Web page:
Mr. Wilmote Extra Credit Essay
Auto Braking and Auto Parking Systems
Carmakers are starting to bring more and more self-parking cars to market because they sense the consumer demand for it. Parallel parking has always been the worst part of your driver’s test, and it's something we all have to do at some point. If you live in a large city, you have to parallel park every day so any way to remove the stress and difficulty would have a big appeal with drivers. In theory, self-parking cars can help to solve some of the parking and traffic problems in busy areas. I think it would be fair to say that fitting a car in a parking can be up to the skill of the driver. Some people can attempt to parallel park for what seems like an hour, disrupting traffic and making those waiting behind them angry. A self-parking car can fit into smaller spaces than most drivers can and this makes it easier for people to find parking spaces. The same number of cars would be able to take up fewer spaces. Finally, bad parallel parking leads to a lot of minor dents and scratches. Self-parking technology could prevent many of these minor accidents and saving the drivers the money to fix them.
Self-parking cars currently on the market are not completely automatic, but they do make parallel parking much easier. The driver still controls the speed of the vehicle by pressing and releasing the brake pedal. Once the process begins, the on-board computer system take over the steering wheel. Different self-parking systems have different ways of sensing the objects around the car. Some have sensors around the front and rear bumpers, which act as both transmitters and receivers. These sensors transmit signals, which bounce off objects around the car and reflect back to them. The car's computer then uses the amount of time that it takes those signals to return to calculate the location of the objects. Others systems have cameras mounted onto the bumpers or use radar to detect objects. The end result is the same - the car detects the other parked cars, the size of the parking space and the distance to the curb, then steers it into the space.
The same technology used in self-parking cars can be used for collision avoidance systems and ultimately, the self-driving cars that have been in the news lately. Automakers have again sensed a consumer need and have incorporated automatic braking systems in many of their new cars. There are enough cars equipped with automatic braking systems that the insurance industry safety tester is issuing report cards on them. The Insurance Institute for Highway Safety is now performing non-crash tests and rating the increasingly available front-crash avoidance systems. The latest score card, from a survey completed in late 2012 was for large and midsize vehicles. Of 24 cars tested, eight got the highest rating of “superior” by automatically stopping the cars in time to prevent crashes at both 12 mph and 25 mph. The others were rated "advanced" or "basic" for their front-crash prevention. The lowest score — basic — was given to cars with auto-braking systems that don't fully stop the cars in time, but at least lessen the impact.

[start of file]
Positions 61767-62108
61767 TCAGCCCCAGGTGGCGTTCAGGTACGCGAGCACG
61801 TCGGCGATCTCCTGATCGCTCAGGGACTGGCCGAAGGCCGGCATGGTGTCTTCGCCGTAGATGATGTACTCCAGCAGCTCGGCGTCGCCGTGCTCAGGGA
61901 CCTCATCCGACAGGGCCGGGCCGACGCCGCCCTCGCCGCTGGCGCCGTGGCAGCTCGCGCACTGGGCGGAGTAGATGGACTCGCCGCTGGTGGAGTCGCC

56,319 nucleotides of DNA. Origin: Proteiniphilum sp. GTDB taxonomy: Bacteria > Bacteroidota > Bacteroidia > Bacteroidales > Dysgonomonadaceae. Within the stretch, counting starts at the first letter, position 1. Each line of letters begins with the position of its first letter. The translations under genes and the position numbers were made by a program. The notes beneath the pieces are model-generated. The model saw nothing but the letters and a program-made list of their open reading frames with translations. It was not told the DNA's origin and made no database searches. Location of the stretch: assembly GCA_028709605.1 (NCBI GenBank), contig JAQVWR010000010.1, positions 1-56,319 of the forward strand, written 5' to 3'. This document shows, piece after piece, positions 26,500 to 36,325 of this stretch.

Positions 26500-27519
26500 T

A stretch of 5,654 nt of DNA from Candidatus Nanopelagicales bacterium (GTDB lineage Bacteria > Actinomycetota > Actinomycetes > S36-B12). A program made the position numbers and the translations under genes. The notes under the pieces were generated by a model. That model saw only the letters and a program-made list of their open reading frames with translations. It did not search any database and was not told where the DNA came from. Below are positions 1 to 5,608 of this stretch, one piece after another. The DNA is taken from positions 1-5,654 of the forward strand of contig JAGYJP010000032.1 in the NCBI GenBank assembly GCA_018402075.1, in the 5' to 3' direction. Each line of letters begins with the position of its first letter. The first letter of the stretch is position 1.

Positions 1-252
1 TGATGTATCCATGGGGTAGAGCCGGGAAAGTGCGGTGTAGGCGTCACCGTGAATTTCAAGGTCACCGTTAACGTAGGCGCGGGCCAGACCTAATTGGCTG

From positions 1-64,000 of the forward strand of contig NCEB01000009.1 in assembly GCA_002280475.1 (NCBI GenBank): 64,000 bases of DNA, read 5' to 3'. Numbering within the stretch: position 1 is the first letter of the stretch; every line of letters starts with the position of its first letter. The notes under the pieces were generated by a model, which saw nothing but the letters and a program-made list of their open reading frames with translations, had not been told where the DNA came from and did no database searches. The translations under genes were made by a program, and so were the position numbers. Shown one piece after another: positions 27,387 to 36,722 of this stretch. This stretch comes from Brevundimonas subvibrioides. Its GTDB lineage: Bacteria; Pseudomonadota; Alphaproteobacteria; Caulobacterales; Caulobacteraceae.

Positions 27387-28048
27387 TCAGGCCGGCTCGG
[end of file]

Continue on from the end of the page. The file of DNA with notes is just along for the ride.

Now more than 100 vehicle models now have or offer systems that are designed to stop the car when a crash is about to happen, even if the driver's foot isn't on the brake pedal. The systems use a variety of cameras, radars and lasers to compute when a car is getting too close, too fast, to a car ahead. Usually, auto-brake systems warn the driver with a flashing light or alarm, and then hit the brakes if the driver doesn't react. Some systems only slow the car to minimize the crash impact while some more expensive systems will completely stop the car at low speeds. Understandably, these receive the Insurance Institute for Highway Safety’s highest ratings. Being